Colorado Mining History in Images
Tips on Collecting Historic Photographs
March 4th 2006 Rare Gold Mining image on eBay Item number: 6258097110 Mining Photograph titled "TRIUMPHANT " By "GEO. H. JOHNSON.....SACRAMENTO, CAL." Color tinted half plate daguerreotype of the California Gold Rush Listed on EBAY with bids over $22,900.00
The Colorado gold rush was in 1859 one decade later than California, but many of the images are just as rare. Early Colorado images have not appreciated as much as the early California market and are undervalued at this time and could make great investments in early American history. Only invest in images you enjoy and that are of the highest quality and condition.
In a recent visit with the director of one of Colorado's premier western history museums. We discussed collections and the benefits of the internet and specifically eBay for research and acquiring museum quality artifacts. It was noted that there is a growing problem with a minority of fraudulent sellers making misrepresented or un represented reproductions. Provenances are non existent and if provided of little real value.
From that meeting I decided to share some basic tips and information on reproductions and fakes in the photographic market of collectibles. The main focus will be on early Colorado and the west, but the information can be generalized for other niches. Experience and knowledge are foremost in importance, The more you know about the subject matter in the images the more prepared you will be to spot inaccuracies and frauds.
If purchasing images on eBay you need to watch out for fakes and reproductions, although it has not become as insidious in old photographs as it has in other areas of collecting. Obvious things to watch out for are copies passed off as if they were genuine. There is the exception of period copies that were made near the same time as the original image.
The front view of an early stereo camera, clearly shows the dual front lens system which enable the camera to capture three dimensional images.
One of the first things to do is date the photograph. This is done by determining the photographic process utilized. The more common processes are Albumen process made with egg whites, Ambrotype glass plate, wet collodion film, and platinum or silver contact prints. There are very few early Colorado images created by the Daguerreotype process and most are now in the state historical society's collection.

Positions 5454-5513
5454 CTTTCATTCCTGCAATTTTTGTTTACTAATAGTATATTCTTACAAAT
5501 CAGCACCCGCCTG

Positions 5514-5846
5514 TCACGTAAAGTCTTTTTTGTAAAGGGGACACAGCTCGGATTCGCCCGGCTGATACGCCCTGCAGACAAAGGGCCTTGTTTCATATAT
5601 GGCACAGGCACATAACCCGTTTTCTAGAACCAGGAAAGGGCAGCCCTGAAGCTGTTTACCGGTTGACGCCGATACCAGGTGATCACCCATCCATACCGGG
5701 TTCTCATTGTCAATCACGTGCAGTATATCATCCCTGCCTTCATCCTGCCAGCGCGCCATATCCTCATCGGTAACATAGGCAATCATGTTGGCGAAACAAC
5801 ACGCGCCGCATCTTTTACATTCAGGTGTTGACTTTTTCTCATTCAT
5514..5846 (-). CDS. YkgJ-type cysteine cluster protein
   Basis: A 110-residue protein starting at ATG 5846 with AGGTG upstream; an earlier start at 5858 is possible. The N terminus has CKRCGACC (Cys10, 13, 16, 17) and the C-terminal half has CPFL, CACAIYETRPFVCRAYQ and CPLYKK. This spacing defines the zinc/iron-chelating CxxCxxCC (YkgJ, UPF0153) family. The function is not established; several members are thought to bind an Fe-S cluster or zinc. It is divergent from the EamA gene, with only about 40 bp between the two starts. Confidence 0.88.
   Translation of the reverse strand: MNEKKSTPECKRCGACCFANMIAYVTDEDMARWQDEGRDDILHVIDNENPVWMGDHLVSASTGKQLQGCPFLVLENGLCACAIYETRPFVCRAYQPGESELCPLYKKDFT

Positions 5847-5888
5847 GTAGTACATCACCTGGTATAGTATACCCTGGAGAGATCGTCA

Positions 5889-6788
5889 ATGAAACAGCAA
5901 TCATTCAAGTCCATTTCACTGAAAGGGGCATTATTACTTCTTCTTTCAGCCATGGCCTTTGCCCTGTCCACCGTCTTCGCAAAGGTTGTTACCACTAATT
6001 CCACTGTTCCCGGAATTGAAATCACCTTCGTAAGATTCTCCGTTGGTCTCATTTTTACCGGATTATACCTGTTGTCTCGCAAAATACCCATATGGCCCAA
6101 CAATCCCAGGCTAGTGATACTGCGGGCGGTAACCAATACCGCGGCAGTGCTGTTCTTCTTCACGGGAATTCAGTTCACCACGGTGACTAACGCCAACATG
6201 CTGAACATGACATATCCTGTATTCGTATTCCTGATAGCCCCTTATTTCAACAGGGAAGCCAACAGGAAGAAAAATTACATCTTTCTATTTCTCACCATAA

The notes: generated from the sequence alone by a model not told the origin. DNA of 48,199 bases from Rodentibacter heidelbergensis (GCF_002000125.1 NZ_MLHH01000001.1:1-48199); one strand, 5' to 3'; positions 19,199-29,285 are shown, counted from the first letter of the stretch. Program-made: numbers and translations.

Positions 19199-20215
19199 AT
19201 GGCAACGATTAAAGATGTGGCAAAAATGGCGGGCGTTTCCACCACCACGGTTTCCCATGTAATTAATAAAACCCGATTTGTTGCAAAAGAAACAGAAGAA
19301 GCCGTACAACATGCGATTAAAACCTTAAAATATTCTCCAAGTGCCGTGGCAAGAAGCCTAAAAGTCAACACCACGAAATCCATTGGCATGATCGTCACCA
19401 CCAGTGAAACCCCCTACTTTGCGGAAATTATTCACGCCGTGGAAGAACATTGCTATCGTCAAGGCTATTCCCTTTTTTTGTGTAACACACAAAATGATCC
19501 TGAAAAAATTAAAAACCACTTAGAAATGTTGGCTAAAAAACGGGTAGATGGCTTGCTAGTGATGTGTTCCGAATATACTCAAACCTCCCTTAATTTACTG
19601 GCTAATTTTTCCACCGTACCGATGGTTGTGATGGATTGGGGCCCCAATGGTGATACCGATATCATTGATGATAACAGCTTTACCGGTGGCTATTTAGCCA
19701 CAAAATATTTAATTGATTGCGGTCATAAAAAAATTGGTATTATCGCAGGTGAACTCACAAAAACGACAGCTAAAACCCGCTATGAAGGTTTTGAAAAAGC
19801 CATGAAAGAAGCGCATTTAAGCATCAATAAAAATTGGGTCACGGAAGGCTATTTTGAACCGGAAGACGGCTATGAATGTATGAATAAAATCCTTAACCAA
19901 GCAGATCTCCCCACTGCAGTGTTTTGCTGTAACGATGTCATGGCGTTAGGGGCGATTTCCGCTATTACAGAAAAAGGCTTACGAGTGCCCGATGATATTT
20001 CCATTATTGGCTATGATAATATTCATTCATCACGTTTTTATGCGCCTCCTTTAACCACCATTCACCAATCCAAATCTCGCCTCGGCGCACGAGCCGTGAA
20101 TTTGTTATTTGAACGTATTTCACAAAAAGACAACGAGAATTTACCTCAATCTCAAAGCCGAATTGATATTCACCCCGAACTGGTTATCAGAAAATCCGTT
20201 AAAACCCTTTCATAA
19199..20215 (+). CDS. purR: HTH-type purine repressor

Most of the important mining images in Colorado were produced between 1859 to 1920. If an image was created by one of Colorado's well known photographers the date can be arrived at with even greater accuracy. Examples are William H. Jackson, Charles Weitfle, Alexander Martin, Collier, and W.G. Chamberlain. The image is dated within the time frame that the photographer was active.
The size of the photograph is important, many of the earlier images were created in small sizes , the most common being the Cartes-de-visite. (2.25"X4") about the size of a contemporary business card. The cardboard the photograph is attached to helps to date the image by imprints, and borders, and later embossing borders. Usually the larger the photograph the later it was produced. Although there were a few early full plate images created, but rarely available are on eBay. Occasionally there are recent reprints that have been reprinted from the original photographer's glass plates.
As mentioned above the mount helps to identify timeframes when stereographs were also created. The color of the mount, and the corners and even the curve of the mount also helps to narrow the time frame. For example W.G. Chamberlain mounted his photographs for a period on green mounts that date from around 1866-1870. More recent stereographs are usually mounted on gray, or black card board.
Inscriptions and notes in period writing are very important. Although these could be easily forged, The text should accurately reflect what is pictured and be in a method consistent with the period. An example would be pen and ink in script, or pencil.
Although there are exceptions, these are a few good guidelines to follow. Knowledge and experience develop as you view more and more images. I have read of individuals photographing reenacted old events and printing them in the old process to make unknown fakes of early gun fights. These images need a thorough visual investigation of the content of the images such as the clothes, signs, tools, etc. as there will almost always be a incongruity.
Summary of rules for determining authenticity of old photographs.
1.) Accurately determine the true age of the photograph. By the photographic process used and photographer. The photographers production time frame. Period dating by known objects or people in the image, and by inscriptions on front and back.
2.) Check for variations of the same image by the same photographer, and similar images by other photographers of the same period and location.
3.) knowledge gained by studying many images from the same period, helps to identify unauthentic images. Caveat emptor
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